But the point we make in the book -- and this is really why, as Peter said, we're both proud of the title and proud of the work that we did -- is that the advantages that the Republicans have put into place, not just under Karl Rove and Ken Mehlman, but actually going back multiple decades, are enduring. And our argument is, unless the Democrats understand this Republican advantage, unless they play catchup, the Democrats may be very surprised in 2008, even if they're victorious in 2006, and find themselves the minority party.
DOBBS: To support some of the theses of your book -- I was talking with a political operative today who happened to be in Ohio. And he was referring to some of the advantages Republicans enjoy in that state, despite the lead in the polls for both the gubernatorial candidate and for the senatorial candidate. And that sounds even ominous in some cases. Rising absentee ballots, the Democrats not as strong as people might have thought on the ground. He's even suggesting that there might be a surprise there. What do you think?
HAMBURGER: Well, of course, Ohio, Lou, is the state where Republican -- that really won the 2004 election for George W. Bush. And it was a place that Peter and I both observed very closely in 2004, and where we came away very impressed with the Republican ground operation. And it's a place where they have invested, they've invested over time to build up a series of advantages that will allow that party to triumph at least in a close election. Now, will it -- can it survive -- can their advantages survive a tsunami? I don't think so. But we think there could be some surprises.
DOBBS: Let's talk about New Jersey. Peter, New Jersey, you're talking about the Republican machine, it seems to be nonexistent in New Jersey. You've got a -- the scion of a political family in Tom Kean running against Bob Menendez, an appointed senator but with a long career in the House, who's under federal investigation. He's leading the brand name.
WALLSTEIN: Well, this is a good example. New Jersey is a blue state. Republicans really shouldn't be in contention in New Jersey, and yet they are. And Menendez has a kind of a long-lasting political machine of his own there, but the Republicans are giving him a run.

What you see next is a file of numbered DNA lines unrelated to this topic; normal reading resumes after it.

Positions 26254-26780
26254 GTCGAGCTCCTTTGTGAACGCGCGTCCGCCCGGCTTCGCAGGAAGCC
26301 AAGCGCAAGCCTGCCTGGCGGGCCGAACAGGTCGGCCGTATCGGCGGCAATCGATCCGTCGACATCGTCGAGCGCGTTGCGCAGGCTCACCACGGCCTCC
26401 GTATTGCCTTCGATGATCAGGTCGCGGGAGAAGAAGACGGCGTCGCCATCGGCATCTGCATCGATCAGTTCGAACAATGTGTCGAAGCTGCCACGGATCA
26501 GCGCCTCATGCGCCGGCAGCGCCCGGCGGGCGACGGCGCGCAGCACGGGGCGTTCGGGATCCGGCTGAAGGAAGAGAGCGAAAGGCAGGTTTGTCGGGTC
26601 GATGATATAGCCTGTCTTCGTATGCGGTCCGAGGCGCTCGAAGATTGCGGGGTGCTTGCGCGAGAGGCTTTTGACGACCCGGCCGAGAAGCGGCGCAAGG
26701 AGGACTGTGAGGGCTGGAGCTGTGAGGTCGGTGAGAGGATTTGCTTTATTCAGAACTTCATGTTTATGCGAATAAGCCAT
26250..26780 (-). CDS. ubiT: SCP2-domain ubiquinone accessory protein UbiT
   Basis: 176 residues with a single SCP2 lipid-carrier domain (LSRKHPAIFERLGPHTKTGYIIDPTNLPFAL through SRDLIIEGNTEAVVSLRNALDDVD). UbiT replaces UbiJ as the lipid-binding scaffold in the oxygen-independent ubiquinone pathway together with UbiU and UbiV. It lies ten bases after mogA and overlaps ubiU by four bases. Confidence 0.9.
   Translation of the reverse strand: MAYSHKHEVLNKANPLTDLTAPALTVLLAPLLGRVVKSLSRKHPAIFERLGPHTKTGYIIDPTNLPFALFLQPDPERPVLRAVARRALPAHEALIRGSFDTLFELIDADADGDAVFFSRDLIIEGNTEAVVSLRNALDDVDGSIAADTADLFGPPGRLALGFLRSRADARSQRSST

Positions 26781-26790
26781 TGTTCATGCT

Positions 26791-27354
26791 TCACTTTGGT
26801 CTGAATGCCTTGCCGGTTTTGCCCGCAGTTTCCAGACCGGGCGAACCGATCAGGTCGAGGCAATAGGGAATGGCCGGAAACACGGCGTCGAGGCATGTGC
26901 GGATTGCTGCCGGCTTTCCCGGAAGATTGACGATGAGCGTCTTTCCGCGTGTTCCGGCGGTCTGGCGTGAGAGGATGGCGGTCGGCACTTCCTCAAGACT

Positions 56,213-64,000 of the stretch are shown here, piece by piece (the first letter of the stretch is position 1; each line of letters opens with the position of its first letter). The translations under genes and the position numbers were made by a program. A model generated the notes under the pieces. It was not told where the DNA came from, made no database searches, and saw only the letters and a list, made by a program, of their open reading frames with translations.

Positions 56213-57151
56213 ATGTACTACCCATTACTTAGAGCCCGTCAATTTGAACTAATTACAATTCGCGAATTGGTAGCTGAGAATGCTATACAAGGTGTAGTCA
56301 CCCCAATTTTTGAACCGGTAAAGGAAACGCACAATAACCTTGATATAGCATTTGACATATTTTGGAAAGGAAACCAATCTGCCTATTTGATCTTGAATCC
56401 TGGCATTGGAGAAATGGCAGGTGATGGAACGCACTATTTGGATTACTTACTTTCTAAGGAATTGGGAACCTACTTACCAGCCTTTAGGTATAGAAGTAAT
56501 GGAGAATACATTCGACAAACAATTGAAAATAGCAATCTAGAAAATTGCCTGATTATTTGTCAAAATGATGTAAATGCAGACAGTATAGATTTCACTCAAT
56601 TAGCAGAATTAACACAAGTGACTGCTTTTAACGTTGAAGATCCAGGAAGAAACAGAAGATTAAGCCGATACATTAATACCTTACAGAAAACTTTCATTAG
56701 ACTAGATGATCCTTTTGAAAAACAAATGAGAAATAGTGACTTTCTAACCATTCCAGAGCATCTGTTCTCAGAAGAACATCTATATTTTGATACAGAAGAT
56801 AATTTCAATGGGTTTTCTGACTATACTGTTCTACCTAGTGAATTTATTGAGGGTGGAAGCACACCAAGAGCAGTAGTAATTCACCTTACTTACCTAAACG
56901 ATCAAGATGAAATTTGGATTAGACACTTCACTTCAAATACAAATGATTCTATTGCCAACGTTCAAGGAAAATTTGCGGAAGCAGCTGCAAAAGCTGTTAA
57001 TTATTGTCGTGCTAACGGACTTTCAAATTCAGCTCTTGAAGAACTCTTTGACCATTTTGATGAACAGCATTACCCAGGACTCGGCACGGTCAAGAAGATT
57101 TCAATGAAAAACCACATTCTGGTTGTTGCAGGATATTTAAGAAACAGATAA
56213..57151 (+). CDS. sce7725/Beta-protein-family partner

And you asked about Ohio. This also goes to that same point. You know, we saw -- the Republicans -- whether it's New Jersey or Ohio or Pennsylvania or Florida, they can really map these congressional districts and states down to the neighborhood level, to the precinct level, and they find voters that were previously Democratic or unaffiliated, and they get them to the polls as Republican voters.
DOBBS: In "One Party Country," you do a wonderful job of analyzing your thesis and you make a persuasive case. But in a way, even more importantly, you lay out very carefully, and I think extremely well, the political forces and the approaches that are being taken by both parties, a very instructive book.
Tom, let me ask you just one last question. Do the Democrats take the House and the Senate?
HAMBURGER: We thought you might ask it, you know. I'm not in the prediction game, but we will say... DOBBS: You are now.
HAMBURGER: The Democrats are on a roll right now. The wind is at their back, and yet what we say is -- and our book is written for the long term -- the Republicans have a series of strategic and structural advantages that could leave them in charge, if not in 2006, watch out, they'll come back strong in 2008.
DOBBS: Peter Wallstein, you concur, I assume, with your co- author?